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7. Kafka manuscripts to National Library of Israel (probably)

       One of the more entertaining literary estate trials of recent years may have run its course, as a Tel Aviv District Court has rejected an appeal by the not-quite-heirs of Max Brod's remaining Kafka holdings (further appeals are, apparently, possible, however); see reports:

       As you might recall, Esther Hoffe wound up with a suitcase (and millions of dollars') worth of Kafka-papers from Max Brod -- and then lived forever (well, past the century mark, anyway). She sold some of them, and then passed on the rest to her daughter (the appellant here); the court seems to have frowned upon the cashing-in efforts - albeit with the rather curious argument:
"As far as Kafka is concerned, is the placing of his personal writings, which he ordered to be destroyed, for public sale to the highest bidder by the secretary of his friend and by her daughters in keeping with justice ? It seems that the answer to this is clear," wrote the judges.
       But, rather than doing right (finally !) by Kafka and ordering the long-overdue bonfire the papers are (probably) going to the National Library of Israel.
       Yes:
The court said Hoffe had no rights, and could not have any such rights -- as well as not having rights to any royalties -- for the documents Brod took from Kafka's apartment after his death. As for her holding on to such documents after Brod's death, she did do illegally and had no right to decide on the fate of the estate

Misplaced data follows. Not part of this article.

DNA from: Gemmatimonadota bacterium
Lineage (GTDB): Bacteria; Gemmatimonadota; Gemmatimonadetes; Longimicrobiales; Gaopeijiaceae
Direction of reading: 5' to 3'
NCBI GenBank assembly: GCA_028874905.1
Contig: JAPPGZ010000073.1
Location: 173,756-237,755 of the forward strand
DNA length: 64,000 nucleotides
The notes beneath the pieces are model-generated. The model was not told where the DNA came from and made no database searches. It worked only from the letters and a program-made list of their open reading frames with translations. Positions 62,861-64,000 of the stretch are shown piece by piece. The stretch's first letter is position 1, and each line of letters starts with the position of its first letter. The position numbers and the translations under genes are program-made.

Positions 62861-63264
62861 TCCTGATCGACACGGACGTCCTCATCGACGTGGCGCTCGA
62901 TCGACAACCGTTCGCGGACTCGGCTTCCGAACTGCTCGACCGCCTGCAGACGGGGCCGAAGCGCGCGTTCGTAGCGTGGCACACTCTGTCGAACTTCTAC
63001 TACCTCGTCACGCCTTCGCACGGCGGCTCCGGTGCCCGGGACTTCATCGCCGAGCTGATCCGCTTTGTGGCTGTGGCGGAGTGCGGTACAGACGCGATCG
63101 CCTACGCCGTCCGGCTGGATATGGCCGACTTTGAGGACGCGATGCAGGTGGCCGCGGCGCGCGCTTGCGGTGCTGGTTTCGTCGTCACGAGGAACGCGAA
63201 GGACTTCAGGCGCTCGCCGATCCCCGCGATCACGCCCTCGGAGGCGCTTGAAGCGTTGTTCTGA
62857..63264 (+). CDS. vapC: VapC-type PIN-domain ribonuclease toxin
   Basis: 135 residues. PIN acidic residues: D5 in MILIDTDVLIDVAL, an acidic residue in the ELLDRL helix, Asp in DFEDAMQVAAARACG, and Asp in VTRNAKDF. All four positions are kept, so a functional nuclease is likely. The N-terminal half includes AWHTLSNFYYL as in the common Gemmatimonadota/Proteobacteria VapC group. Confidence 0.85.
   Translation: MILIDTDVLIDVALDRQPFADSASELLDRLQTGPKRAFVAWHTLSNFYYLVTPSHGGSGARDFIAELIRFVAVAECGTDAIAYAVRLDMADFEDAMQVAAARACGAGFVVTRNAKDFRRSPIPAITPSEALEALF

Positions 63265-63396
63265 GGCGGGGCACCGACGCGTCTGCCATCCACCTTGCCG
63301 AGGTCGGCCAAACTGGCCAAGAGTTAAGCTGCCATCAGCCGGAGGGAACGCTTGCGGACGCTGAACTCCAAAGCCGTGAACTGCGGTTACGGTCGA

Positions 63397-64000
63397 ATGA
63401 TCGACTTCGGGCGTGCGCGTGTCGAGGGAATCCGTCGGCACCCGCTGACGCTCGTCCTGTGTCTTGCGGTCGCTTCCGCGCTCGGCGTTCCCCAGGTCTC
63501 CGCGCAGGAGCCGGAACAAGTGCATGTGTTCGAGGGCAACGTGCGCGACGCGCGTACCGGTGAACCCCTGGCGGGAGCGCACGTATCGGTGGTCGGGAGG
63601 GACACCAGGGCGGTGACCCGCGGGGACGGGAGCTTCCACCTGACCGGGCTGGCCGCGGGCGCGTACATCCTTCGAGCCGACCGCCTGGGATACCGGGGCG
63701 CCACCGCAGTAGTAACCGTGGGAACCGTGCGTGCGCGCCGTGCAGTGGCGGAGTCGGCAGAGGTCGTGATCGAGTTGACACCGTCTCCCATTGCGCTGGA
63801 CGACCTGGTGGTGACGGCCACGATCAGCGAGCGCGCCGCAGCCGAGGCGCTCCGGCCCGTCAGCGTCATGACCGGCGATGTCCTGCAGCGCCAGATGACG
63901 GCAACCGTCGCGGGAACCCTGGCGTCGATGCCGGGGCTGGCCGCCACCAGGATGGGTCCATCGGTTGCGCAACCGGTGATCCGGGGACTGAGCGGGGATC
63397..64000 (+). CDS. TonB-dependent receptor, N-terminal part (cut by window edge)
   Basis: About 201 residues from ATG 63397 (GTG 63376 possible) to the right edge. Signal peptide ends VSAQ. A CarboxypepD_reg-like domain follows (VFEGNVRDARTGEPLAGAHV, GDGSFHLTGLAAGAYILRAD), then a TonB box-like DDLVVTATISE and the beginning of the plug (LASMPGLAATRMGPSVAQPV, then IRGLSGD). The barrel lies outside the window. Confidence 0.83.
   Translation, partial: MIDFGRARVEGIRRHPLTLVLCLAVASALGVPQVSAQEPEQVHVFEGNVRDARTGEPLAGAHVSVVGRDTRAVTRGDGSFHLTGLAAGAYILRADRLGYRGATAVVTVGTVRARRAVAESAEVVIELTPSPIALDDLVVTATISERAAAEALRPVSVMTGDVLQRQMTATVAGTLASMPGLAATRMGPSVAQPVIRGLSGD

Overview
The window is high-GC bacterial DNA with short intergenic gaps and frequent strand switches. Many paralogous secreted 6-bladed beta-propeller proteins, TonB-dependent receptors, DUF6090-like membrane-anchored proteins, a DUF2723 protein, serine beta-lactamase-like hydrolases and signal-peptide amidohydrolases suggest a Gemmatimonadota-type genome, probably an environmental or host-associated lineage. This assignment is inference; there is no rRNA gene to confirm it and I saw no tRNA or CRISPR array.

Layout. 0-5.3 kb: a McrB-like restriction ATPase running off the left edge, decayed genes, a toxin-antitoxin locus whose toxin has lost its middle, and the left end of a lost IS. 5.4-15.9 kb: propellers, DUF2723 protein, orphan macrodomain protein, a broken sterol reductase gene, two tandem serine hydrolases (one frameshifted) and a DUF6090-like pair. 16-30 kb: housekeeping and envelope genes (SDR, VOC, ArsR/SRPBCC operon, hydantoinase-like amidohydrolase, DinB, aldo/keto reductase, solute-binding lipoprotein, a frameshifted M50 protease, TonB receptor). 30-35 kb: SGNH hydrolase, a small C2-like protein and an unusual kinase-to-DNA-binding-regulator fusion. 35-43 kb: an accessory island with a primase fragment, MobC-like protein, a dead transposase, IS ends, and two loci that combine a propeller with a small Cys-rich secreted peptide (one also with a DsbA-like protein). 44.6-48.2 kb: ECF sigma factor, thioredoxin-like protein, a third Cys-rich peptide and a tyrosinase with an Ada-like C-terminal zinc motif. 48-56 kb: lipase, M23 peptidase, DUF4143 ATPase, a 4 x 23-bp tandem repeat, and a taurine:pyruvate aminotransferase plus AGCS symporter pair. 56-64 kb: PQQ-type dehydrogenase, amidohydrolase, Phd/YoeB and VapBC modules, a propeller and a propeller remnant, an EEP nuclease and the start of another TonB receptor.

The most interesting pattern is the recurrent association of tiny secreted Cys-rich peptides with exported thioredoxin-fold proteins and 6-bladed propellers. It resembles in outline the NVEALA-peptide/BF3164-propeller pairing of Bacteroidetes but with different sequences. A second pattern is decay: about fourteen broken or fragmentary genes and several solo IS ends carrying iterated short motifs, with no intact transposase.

This is presumably correct, going by the letter of the law (well, the facts suggest there is some wiggle room here, legally speaking ...); the fact that Brod surely had no right (morally as well as by the letter of the applicable laws) either to do all the things he did with Kafka's manuscript unfortunately was not up for debate.
       I find it fascinating that everyone seems to be willing to give Brod the benefit of an overwhelming amount of doubt -- wink, wink, we all know what Kafka really meant (why ? because that's what we want to believe) -- while no one is willing to give Esther Hoffe the same courtesy: who is to say, after all, that Brod didn't intend for her to be the true beneficiary (he left her the papers, for heaven's sake, so she was already the nominal beneficiary), to be able do as she wished with the papers ? After all, if he hadn't, surely he would have seen to the proper disposal, one way or another, of the papers when he had the chance, rather than expecting the ambiguous testamentary dispositions he made to resolve things -- that's the argument re. Kafka, isn't it ? isn't it ?. (Even if Brod's instructions seem clear (and they really aren't), they are still nowhere as clear as Kafka's very precise instructions to Brod were: burn the stuff ! all of it !)

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8. Bảo tàng Văn học Việt Nam

       Việt Nam News reports that First Vietnamese literature museum opens to public.
       Apparently: "construction did not begin till 2004" on the three-story building -- and it seems it took over a decade, until now, to get it all done.